Nearby, workers toiled to ready the main venue, at the mausoleum of John Garang. The southern rebel leader was killed only months after a 2005 peace deal ended decades of brutal conflict with Khartoum and opened the door to eventual nationhood.

*”I feel so happy for getting my independence; that is why I am working here,”* said Jhawawar Dawson, 28, who had volunteered to help prepare the site of the official independence celebrations.

*”I want to welcome all the nations that are coming to celebrate this event and show the best of our country,”* he added.

Information minister Baranaba Marial Benjamin insisted the preparations were in place for Saturday, when millions of southern Sudanese, and foreign dignitaries, including 30 African leaders, will mark the birth of the world’s newest nation.

Church bells are due to ring out at midnight on Friday.

The main ceremony will include military parades, prayers, the raising of the newly proclaimed Republic of South Sudan’s flag and the country’s first president, Salva Kiir, signing the transitional constitution.

UN chief Ban Ki-moon was due to arrive in south Sudan’s bustling capital on Friday, while South African President Jacob Zuma is expected to meet Sudan’s Omar al-Bashir in Khartoum before flying south.

The Sudanese leader, who is wanted by the International Criminal Court for crimes against humanity and genocide in Darfur, confirmed on Thursday that he would attend the independence ceremony, and said he wanted to see a southern state that is stable and secure.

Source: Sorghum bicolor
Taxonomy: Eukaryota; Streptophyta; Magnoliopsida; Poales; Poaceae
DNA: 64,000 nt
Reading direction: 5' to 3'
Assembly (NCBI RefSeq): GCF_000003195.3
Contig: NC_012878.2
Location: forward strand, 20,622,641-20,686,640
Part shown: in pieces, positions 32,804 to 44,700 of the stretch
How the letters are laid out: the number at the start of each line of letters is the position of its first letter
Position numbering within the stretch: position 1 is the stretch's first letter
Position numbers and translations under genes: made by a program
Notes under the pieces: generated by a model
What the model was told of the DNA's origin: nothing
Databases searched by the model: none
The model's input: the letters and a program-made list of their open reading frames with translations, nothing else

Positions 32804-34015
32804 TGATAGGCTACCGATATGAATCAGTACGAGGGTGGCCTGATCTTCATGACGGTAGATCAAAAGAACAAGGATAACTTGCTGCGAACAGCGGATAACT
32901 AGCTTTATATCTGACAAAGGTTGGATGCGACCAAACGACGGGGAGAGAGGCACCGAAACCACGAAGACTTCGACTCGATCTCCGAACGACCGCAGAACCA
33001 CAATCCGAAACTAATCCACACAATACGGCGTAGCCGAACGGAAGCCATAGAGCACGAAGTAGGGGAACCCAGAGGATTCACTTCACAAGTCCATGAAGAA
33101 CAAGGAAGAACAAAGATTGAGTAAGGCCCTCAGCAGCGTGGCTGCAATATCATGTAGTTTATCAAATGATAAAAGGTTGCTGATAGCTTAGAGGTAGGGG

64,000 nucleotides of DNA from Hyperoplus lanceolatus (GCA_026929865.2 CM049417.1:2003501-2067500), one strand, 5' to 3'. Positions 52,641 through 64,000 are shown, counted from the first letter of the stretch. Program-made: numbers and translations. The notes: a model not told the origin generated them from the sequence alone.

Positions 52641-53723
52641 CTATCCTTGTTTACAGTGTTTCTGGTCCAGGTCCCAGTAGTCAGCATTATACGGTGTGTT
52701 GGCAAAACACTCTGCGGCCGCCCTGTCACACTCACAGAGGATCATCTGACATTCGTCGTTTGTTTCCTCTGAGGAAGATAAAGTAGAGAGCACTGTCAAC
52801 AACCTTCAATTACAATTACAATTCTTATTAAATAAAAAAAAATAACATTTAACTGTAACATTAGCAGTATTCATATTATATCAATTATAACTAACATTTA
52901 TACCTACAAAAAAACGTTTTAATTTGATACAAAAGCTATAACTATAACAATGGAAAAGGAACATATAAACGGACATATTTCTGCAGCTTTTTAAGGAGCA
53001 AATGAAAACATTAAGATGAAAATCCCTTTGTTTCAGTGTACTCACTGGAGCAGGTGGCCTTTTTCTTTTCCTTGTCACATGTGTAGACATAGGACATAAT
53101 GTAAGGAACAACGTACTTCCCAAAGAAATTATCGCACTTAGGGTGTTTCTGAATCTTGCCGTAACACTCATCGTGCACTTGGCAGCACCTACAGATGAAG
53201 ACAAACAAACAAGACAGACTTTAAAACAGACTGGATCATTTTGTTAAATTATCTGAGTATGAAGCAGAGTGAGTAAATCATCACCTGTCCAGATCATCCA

Southern officials have said he will be the chief guest of honour.

But French Foreign Minister Alain Juppe, who is due to arrive on Saturday morning, said he would try to avoid an encounter with Bashir by remaining among other international dignitaries such as British Foreign Minister William Hague.

*”Just because Bashir is there does not mean that we should not show our support”* at the independence ceremony, he said on Thursday.

South Sudan’s celebrations come after more than 50 years of conflict between the southern rebels and successive Khartoum governments that left the region in ruins, millions of people dead and a legacy of mutual mistrust.

The 2005 comprehensive peace agreement (CPA) that finally ended the conflict, and which was signed under intense pressure from foreign countries, particularly the United States, Britain and Norway, paved the way for a referendum on southern independence in January.

Around 99 percent of southerners voted to split from the north.

Among the US delegation flying to Juba are Susan Rice, the country’s ambassador to the UN, Colin Powell, former secretary of state and a key figure in CPA negotiations, and US envoy to Sudan Princeton Lyman.